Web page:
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Where practical, we always prefer when a team dons alternative shorts or socks to solve a colour-clash rather than changing their full kit (obligatory plug for examples of same here).

Therefore, it was good to see Wales wear red shorts against the Republic of Ireland in last Friday’s World Cup qualifier at the Aviva Stadium last Friday. Having been forced to wear their black and grey away kit against England at Euro 2016 as adidas didn’t provide them with change shorts, the Welsh ensured that that was not the case for the qualifiers.

The red shorts were also worn at home to Georgia, but closer inspection does show them to jar slightly with the shirts and socks due to the green waistband and adidas logo. Believe it or not, they are the shorts from the previous kit with the green adidas stripes removed and replaced by white ones.

Bale 2Bale

If you don’t believe us, then take the word of *the* authority on Wales and (most other) kits, Simon Shakeshaft:

They certainly deserve marks for creativity.


And now that we’re on the subject of shorts, we’ll impart some more knowledge too, recently picked up in old match programmes, which can often provide real nuggets of information. From the 1985-85 meeting of Manchester City and Manchester United, we seem to find the year in which the Football League prevented sides from taking to the field in the same coloured shorts – however, according to UnitedKits.com, 1975-76 was the first time that United regularly wore black shorts with red shirts in the league, having first done it in the 1957 Charity Shield.

The writer expresses the hope that United’s poor record at Maine Road when wearing black shorts would continue.


Unsurprisingly, given how well United deal with such situations, they remembered to bring the black shorts and ended the jinx with a 3-0 win.


The Football League still has a rule preventing shorts-clashes, as do the two domestic Cups, while UEFA doesn’t allow them either, even though a shorts-and-socks clash was allowed in a European Cup semi-final as recently as 1991.

When the Premier League came into being though, it was decided that opposing teams could have shorts in the same colour, once the clubs’ shirts and/or socks didn’t cause confusion.

A letter published in the Arsenal programme for the Coca-Cola Cup game against Derby County clarified the situation, though the mention that “all teams must wear their first-choice strip whenever there is no colour-clash” is, sadly, quaint.



Fantasy Kit Friday, 24-3-17 – Liverpool 1989


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Our friend Simon Treanor had an interesting request for Fantasy Kit Friday.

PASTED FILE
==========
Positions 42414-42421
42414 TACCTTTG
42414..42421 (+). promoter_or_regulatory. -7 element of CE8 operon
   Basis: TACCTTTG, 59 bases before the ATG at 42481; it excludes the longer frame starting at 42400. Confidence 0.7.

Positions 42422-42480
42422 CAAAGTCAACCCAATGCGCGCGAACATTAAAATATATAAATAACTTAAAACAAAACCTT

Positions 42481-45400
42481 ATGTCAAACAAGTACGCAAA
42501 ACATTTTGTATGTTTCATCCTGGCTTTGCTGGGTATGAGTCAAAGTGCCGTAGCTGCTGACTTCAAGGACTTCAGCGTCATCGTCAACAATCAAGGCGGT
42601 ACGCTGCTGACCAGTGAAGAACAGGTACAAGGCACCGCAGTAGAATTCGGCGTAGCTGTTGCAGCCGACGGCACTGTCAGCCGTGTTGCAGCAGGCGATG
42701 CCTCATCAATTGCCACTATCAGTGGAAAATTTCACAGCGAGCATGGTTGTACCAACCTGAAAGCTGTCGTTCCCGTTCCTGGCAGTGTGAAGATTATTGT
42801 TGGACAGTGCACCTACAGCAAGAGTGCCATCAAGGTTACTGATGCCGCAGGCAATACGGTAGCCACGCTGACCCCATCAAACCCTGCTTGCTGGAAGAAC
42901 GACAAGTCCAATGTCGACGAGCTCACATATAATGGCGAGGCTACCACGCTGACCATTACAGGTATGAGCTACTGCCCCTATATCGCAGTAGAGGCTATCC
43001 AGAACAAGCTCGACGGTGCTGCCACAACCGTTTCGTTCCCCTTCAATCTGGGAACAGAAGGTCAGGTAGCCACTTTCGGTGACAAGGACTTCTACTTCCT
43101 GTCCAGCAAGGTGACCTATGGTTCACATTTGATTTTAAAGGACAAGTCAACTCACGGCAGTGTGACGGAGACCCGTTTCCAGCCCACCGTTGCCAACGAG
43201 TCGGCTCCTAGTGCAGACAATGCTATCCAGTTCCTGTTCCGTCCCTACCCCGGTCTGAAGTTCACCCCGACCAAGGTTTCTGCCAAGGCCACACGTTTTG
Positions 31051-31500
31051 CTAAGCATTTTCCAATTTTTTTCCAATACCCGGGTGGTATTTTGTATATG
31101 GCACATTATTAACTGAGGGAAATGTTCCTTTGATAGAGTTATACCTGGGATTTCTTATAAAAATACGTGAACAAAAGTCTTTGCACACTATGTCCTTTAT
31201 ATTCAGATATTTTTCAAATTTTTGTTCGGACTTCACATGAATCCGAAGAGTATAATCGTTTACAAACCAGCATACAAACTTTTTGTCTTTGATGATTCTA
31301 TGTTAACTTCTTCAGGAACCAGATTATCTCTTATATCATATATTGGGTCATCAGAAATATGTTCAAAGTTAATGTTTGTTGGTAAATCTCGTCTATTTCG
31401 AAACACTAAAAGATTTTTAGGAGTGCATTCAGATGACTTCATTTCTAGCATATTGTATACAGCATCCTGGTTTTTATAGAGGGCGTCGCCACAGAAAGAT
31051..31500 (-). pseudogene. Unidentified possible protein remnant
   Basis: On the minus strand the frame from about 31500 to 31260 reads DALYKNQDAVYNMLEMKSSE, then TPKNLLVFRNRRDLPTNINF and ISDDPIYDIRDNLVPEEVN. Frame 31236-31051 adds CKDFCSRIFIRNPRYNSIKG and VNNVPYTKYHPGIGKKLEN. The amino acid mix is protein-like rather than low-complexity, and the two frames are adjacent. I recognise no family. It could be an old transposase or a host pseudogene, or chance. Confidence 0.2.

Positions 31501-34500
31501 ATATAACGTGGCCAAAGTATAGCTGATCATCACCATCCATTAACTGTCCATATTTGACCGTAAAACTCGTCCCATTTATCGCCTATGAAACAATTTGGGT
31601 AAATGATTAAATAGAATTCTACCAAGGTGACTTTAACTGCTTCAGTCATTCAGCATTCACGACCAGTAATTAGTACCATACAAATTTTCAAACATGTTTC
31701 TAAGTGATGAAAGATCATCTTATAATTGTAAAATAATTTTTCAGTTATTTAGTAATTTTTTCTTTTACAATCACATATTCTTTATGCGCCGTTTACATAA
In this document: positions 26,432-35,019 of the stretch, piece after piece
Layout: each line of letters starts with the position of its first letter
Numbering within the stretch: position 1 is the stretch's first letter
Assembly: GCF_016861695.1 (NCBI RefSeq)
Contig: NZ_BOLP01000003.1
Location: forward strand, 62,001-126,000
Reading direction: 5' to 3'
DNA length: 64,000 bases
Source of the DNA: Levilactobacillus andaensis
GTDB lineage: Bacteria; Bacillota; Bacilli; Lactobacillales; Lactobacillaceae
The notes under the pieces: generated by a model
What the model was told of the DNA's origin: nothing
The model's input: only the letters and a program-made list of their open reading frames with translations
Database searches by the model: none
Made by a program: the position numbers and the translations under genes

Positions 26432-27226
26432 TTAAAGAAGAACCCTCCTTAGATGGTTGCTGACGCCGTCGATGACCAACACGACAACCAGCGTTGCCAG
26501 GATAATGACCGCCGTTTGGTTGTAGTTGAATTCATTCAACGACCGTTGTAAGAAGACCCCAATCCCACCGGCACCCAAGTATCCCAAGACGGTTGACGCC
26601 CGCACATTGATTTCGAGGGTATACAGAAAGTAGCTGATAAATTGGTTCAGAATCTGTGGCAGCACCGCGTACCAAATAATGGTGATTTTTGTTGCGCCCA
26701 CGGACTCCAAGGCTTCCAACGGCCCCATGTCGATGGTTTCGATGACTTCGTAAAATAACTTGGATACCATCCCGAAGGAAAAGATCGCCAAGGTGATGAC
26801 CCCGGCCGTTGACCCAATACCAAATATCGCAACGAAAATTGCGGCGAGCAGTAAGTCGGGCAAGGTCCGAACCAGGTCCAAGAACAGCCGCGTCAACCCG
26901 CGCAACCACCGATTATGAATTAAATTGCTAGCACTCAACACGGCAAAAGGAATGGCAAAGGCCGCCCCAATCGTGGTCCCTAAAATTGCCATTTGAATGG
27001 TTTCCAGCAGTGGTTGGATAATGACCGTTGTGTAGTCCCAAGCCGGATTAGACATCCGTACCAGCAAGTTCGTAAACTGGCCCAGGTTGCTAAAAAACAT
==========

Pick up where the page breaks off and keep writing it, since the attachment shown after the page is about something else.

Simon lives in something of an alternate 1989-90 reality – we really do recommend downloading his outstanding Championship Manager 01-02 patch featuring that season – and he suggested a Liverpool away kit along the lines of the club’s sweatshirts and tracksuits, which were in the style of the famous West Germany World Cup-winning strip in 1990.

The only problem was which shorts and socks to use, so we decided that, like all good change kits, the option of interchangeability would exist and we present six different versions. We have taken slight liberties with the stripe layout on the shorts and socks, but in this parallel universe Liverpool would have had a nicer home kit than they actually did.

Midweek Mashup – Manchester City, 1985


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Logically, and as you can see from the previous entries in this series, most instances of teams wearing unusual combinations occur in away games, but this week’s edition is a rare example of a home team being forced into a switch.

As we looked at last month, Tottenham Hotspur introduced an all-white home kit in 1985. With the away kit being all sky-blue, there were no navy shorts available at all, and so where shorts-clashes occurred, they matched the home shirts with the away shorts, like this:


On August 31 of that season, Spurs travelled to Maine Road to face Manchester City. The hosts had had an all-blue kit until 1985 before reverting back to their traditional look and so Spurs lined out in the opposite. The game began with City in sky-white-sky and Spurs in white-sky-white, but after just a few minutes play was stopped.

Referee George Courtney (I once met him when he was the referee’s assessor at a Cork City-Cwmbran Town European Cup game in 1993, incidentally, but my nine-year-old self wasn’t aware of this and so couldn’t quiz him) felt that, in the sunny conditions, the kits weren’t distinct enoug and asked for a change.

Obviously, Spurs’ away – if they had brought it – would have clashed with City’s home, so the only option was for Billy McNeill’s team to don their away shirts and shorts, but with the home socks,


The alteration didn’t affect them too badly, as they won 2-1, and the programme for the next home game, against Manchester United on September 14, outlined previous examples of City wearing an away kit at home (though without explaining how it used to be a rule that both teams used to change when a kit-clash occurred in the FA Cup).


Incidentally, that wasn’t the most recent occasion that City were forced to change at home to Tottenham – but that’s a story for another time.